“The exoneration-compensation statute ․ establishes a framework for compensating individuals who have served time in prison after a wrongful conviction.” Back v. State, 902 N.W.2d 23, 26 (Minn. 2017). A petition seeking an order declaring eligibility for compensation based on exoneration “must be brought before the district court where the original conviction was obtained” and “the state must be represented by the office of the prosecutor that obtained the conviction.” Minn. Stat. § 590.11, subd. 2. The statute sets out grounds for obtaining a declaration of eligibility for exoneration, including whether the petitioner's judgment of conviction was vacated, reversed, or set aside on grounds consistent with factual innocence. Id., subds. 1, 3. If found eligible, a claim for compensation arises so long as several conditions are met, including that the petitioner “was not serving a term of incarceration for another crime at the same time,” unless the petitioner served additional time in confinement as a consequence of the offense for which he was exonerated. Id., subd. 5.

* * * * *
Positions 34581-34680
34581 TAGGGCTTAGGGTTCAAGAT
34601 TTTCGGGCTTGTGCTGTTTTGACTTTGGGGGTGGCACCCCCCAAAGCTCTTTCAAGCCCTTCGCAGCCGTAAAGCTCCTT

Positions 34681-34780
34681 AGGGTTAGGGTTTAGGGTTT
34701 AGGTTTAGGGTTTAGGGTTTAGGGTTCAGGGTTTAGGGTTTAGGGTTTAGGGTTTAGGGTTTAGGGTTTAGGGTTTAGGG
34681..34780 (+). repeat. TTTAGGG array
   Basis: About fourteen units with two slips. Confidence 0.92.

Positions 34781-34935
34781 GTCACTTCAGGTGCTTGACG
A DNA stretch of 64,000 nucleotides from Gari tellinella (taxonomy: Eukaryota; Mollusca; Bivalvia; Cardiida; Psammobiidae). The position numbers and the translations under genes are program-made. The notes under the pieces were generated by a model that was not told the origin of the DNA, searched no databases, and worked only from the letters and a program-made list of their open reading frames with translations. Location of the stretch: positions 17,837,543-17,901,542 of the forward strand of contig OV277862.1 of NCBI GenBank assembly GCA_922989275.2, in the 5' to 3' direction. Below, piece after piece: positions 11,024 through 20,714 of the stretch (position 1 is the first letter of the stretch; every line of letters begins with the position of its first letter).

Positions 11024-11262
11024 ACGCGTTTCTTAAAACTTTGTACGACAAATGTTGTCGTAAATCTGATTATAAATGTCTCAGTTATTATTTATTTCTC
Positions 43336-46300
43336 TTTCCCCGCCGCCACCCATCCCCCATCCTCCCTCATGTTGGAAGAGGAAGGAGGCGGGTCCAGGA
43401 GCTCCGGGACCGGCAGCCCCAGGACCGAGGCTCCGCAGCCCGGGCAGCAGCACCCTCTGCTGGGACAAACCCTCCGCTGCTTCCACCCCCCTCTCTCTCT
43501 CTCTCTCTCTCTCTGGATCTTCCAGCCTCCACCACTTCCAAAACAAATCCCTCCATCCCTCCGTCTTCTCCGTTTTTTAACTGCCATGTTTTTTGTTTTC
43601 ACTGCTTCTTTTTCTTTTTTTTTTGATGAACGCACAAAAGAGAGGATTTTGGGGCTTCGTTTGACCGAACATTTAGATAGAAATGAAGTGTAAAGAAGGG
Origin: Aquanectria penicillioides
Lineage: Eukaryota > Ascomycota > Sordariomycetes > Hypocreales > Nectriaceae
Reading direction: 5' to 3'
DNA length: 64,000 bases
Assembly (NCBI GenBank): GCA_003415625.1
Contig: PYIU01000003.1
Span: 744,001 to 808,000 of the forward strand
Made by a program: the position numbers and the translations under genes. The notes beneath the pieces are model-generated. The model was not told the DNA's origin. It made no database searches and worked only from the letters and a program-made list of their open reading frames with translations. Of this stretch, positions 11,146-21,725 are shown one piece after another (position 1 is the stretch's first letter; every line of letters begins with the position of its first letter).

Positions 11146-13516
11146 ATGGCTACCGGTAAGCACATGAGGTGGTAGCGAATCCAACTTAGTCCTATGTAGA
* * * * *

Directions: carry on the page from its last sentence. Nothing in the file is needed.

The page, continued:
The supreme court recently interpreted section 590.11 in Kingbird. There, the supreme court addressed the question of whether the two-year time bar for bringing a petition for exoneration compensation under “Minn. Stat. § 590.11, subd. 2, is a jurisdictional bar to review if a petition is not timely filed, or if that deadline is subject to waiver.” Kingbird, 973 N.W.2d at 637. To answer that question, the supreme court looked to the two-year time bar applicable to petitions for postconviction relief set out in Minn. Stat. § 590.01, subd. 4 (2022), for challenging a judgment of conviction or sentence. Id. at 640. The court noted that subdivision 3(b) of section 590.11 expressly incorporates the procedures for postconviction hearings set out in Minn. Stat. § 590.04, subd. 3 (2022). The supreme court thus reasoned that the two-year time bar for exoneration-compensation claims is not jurisdictional and can be waived by the state the same as the two-year time bar for bringing postconviction petitions can be waived under Minn. Stat. § 590.01, subd. 4. Id. at 640-41.